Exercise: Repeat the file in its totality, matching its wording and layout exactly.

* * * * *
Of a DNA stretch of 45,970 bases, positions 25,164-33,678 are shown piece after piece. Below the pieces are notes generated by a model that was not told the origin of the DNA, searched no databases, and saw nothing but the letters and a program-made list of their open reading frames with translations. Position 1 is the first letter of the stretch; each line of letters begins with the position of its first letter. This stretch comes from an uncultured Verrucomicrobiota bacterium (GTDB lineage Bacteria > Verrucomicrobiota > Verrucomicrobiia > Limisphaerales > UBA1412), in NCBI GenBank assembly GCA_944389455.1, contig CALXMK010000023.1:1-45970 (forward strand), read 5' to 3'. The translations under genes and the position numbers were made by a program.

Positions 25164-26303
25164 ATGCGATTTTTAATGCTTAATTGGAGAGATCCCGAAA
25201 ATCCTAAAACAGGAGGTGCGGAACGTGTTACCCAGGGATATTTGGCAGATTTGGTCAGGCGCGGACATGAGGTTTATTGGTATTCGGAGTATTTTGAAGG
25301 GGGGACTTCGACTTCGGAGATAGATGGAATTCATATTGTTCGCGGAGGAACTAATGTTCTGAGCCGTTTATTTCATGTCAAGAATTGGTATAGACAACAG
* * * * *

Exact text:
Of a DNA stretch of 45,970 bases, positions 25,164-33,678 are shown piece after piece. Below the pieces are notes generated by a model that was not told the origin of the DNA, searched no databases, and saw nothing but the letters and a program-made list of their open reading frames with translations. Position 1 is the first letter of the stretch; each line of letters begins with the position of its first letter. This stretch comes from an uncultured Verrucomicrobiota bacterium (GTDB lineage Bacteria > Verrucomicrobiota > Verrucomicrobiia > Limisphaerales > UBA1412), in NCBI GenBank assembly GCA_944389455.1, contig CALXMK010000023.1:1-45970 (forward strand), read 5' to 3'. The translations under genes and the position numbers were made by a program.

Positions 25164-26303
25164 ATGCGATTTTTAATGCTTAATTGGAGAGATCCCGAAA
25201 ATCCTAAAACAGGAGGTGCGGAACGTGTTACCCAGGGATATTTGGCAGATTTGGTCAGGCGCGGACATGAGGTTTATTGGTATTCGGAGTATTTTGAAGG
25301 GGGGACTTCGACTTCGGAGATAGATGGAATTCATATTGTTCGCGGAGGAACTAATGTTCTGAGCCGTTTATTTCATGTCAAGAATTGGTATAGACAACAG